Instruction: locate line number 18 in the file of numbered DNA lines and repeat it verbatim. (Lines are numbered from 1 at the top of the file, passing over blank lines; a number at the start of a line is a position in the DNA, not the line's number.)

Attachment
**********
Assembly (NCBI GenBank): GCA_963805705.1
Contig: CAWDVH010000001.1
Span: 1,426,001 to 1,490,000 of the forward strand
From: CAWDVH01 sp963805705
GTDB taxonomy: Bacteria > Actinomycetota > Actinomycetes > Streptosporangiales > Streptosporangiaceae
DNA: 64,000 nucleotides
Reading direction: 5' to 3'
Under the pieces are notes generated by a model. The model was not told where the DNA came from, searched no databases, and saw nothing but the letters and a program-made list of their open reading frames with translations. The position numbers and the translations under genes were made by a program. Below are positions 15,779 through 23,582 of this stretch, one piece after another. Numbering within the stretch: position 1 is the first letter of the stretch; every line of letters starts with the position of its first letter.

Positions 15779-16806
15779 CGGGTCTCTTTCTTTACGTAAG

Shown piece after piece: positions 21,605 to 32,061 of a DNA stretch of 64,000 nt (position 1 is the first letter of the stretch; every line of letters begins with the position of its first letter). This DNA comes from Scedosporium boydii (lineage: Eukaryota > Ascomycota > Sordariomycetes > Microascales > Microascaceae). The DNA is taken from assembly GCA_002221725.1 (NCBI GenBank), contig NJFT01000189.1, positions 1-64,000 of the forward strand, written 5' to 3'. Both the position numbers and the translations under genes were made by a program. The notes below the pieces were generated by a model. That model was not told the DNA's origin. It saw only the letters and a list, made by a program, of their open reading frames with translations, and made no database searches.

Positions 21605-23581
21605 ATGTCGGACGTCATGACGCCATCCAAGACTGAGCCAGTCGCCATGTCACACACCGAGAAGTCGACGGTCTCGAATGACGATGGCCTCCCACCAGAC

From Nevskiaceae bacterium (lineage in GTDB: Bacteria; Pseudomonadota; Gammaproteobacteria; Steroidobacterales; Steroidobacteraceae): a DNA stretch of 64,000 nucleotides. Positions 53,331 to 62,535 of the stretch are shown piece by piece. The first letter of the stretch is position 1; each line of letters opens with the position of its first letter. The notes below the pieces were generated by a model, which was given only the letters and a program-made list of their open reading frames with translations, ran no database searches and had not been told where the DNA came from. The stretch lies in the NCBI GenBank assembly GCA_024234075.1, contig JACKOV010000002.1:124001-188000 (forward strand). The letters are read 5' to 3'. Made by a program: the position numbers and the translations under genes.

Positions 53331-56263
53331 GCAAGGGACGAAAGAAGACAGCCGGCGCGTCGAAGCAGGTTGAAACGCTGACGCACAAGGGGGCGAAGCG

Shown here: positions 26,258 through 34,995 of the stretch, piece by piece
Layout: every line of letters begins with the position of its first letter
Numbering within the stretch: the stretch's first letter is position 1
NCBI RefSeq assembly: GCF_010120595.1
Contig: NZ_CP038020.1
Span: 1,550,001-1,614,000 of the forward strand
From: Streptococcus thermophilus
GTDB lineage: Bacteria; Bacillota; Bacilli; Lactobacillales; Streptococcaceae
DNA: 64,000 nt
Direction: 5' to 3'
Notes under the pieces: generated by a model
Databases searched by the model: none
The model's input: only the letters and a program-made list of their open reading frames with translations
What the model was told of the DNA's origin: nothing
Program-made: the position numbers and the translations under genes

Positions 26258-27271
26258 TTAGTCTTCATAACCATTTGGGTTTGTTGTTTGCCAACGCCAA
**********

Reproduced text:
Layout: every line of letters begins with the position of its first letter